Adding to our award winning 360° virtual reality videos and lesson plans is a new lesson for immersive teaching and the discovery of our spectacular underwater maritime treasures! The 3D virtual reality video displays the proposed Lake Ontario National Marine Sanctuary, specifically filming the shipwreck of the schooner St. Peter in Lake Huron. An accompanying lesson plan created with Ocean First Education focuses on teaching students about different deep-water exploration technologies to inspire young stewards. The 3D video will also have an accompanying activity sheet to help students identify different parts of the shipwreck. Students delve deeper into the maritime history of the United States and early sailing to learn about the process of locating sunken cultural artifacts through historical research and then deep-sea technologies like sonar and photogrammetry. These videos are sure to pique the interest of students regardless of their location: just use any computer, smartphone, tablet, or a virtual reality headset to dive into the shipwreck site!

Webinar Series

As part of the 50th anniversary of the National Marine Sanctuary System, in depth webinars will be released for educators and older students alike. Make sure to check the Sanctuary Webinar Series site regularly to see which topics will be featured during our anniversary campaign. All the webinars are recorded and uploaded onto the archive soon after. You can browse the archived webinars for anything that piques your interest!

Cordell Bank Currents

In addition to an array of videos for educational content, Cordell Bank National Marine Sanctuary has an arsenal of over 100 archived podcasts describing the underwater world for listening-based learning from their radio broadcast. Topics cover unique aspects of ocean life like 3D Ocean Farming, Krill: a Keystone Species in the Ocean, and Who Glows There? which covers bioluminescence. Listeners hear from specialists in their field about ocean topics including history, exploration, science, expeditions, and more! Be sure to follow along with the new Listening Guide for Ocean Currents to facilitate educator use and engage students. Meanwhile, seabirds dive into different currents, which anyone can enjoy with Cordell Bank National Marine Sanctuary’s Seabird Scavenger Hunt to learn about Northern California’s native birds. Click the links on the document to watch a video and read more on the wildlife that inhabit our sanctuary and protect spectacular megafauna!

Ocean Acidification

a large red anemone on a deep, cold coral reef
The organisms that live on coral reefs, like this anemone, are also impacted by ocean acidification. Photo: Greg McFall/NOAA

Cordell Bank National Marine Sanctuary created a lesson plan focused on ocean acidification’s effects on marine animals. The lesson, Calcifiers and Non-Calcifiers: Impacts of Ocean Acidification on Marine Organisms, is aimed at providing students with an understanding of the causes of ocean acidification, the effects of ocean acidification on marine organisms, and the solutions that exist to combat ocean acidification. Students learn the basics of acidification chemistry and increase of carbon dioxide in the ocean’s role in that process, students also discuss the negative effects ocean acidification has on coastal communities, especially their fishing sector and economy. NOAA’s Office of National Marine Sanctuaries is dedicated to supporting the local economies where our sanctuaries are located, and we encourage students to recognize and understand the ecological and socioeconomic value of marine resources and the need for resource protection to continue supporting coastal communities as part of the sanctuary.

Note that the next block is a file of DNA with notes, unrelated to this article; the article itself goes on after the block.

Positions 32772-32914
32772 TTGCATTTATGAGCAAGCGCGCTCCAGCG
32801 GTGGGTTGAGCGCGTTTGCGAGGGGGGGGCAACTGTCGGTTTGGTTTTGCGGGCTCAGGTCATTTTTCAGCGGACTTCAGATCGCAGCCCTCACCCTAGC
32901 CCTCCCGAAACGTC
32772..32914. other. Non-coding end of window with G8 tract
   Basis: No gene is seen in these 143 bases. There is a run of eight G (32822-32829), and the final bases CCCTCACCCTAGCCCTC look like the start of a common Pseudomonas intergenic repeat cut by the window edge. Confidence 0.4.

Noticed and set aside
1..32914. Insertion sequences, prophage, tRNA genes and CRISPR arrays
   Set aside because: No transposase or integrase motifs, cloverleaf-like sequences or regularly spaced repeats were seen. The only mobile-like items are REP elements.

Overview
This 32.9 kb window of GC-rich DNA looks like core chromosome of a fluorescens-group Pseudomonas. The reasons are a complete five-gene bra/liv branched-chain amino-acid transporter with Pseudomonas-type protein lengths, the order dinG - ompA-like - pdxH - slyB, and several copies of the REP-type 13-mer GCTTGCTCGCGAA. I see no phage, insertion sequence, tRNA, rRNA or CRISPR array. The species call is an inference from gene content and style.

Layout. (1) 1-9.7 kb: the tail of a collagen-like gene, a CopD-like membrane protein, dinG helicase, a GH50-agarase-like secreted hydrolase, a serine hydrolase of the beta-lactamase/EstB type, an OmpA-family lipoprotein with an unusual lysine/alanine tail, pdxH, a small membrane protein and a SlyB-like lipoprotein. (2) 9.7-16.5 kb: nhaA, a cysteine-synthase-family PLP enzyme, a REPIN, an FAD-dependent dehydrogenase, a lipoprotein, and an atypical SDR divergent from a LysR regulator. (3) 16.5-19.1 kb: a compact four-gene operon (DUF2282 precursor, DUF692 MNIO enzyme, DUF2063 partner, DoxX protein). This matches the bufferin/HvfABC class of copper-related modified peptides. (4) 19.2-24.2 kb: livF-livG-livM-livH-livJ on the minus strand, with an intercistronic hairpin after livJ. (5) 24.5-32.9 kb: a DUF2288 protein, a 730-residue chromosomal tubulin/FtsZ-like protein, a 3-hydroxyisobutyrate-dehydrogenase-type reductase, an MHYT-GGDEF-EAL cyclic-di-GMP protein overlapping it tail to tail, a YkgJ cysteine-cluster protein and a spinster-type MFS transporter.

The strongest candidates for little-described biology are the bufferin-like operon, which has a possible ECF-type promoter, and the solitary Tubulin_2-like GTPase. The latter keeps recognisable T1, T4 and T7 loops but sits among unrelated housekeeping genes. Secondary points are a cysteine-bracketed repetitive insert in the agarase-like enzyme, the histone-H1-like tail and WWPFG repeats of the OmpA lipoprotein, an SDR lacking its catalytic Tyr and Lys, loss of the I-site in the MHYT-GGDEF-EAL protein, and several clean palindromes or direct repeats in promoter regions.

Activities off the Press

children gather around a docent who is using a large model of a watershed to teach about the impacts of pollution on aquatic ecosystems
Students engage with the activities our educators create to understand processes that affect the ocean. Photo: Liz Weinberg/NOAA

Soaring over to the East Coast, Stellwagen Bank National Marine Sanctuary recently released the Stellwagen Sanctuary Geography Quiz to test a quiz-taker’s marine geographical knowledge. Students discover and recognize Stellwagen Bank’s diverse terrain of underwater mountains, valleys, and plains. Marine sanctuaries not only protect the living organisms that reside within its boundaries, but also the unique landscape that is critical for a healthy ecosystem.

Lastly, make sure to tune in monthly to look at 50th anniversary commemorative posters for each sanctuary. These posters are being released each month in order of designation. Hang up the poster of the sanctuary closest to you, or make a collage!

To see even more educational resources, dive into the Office of National Marine Sanctuaries’ lesson plans, activities, videos, and more as we continue to add even more ways to continue exploring our spectacular sanctuaries.

We want to thank our education team across the National Marine Sanctuary System who all worked diligently to create quality content and foster partnerships to increase ocean literacy among students and the public during these unprecedented times with ever-changing virtual demands. We also want to thank educators across the nation for inspiring others to get curious about our ocean and Great Lakes, and for helping to create a more ocean literate society. Stay up to date with our materials to continue learning how to #SaveSpectacular while also staying safe!

Gabriella Valderrama is an Education and Outreach Division intern at NOAA’s Office of National Marine Sanctuaries and is a student at the University of Michigan.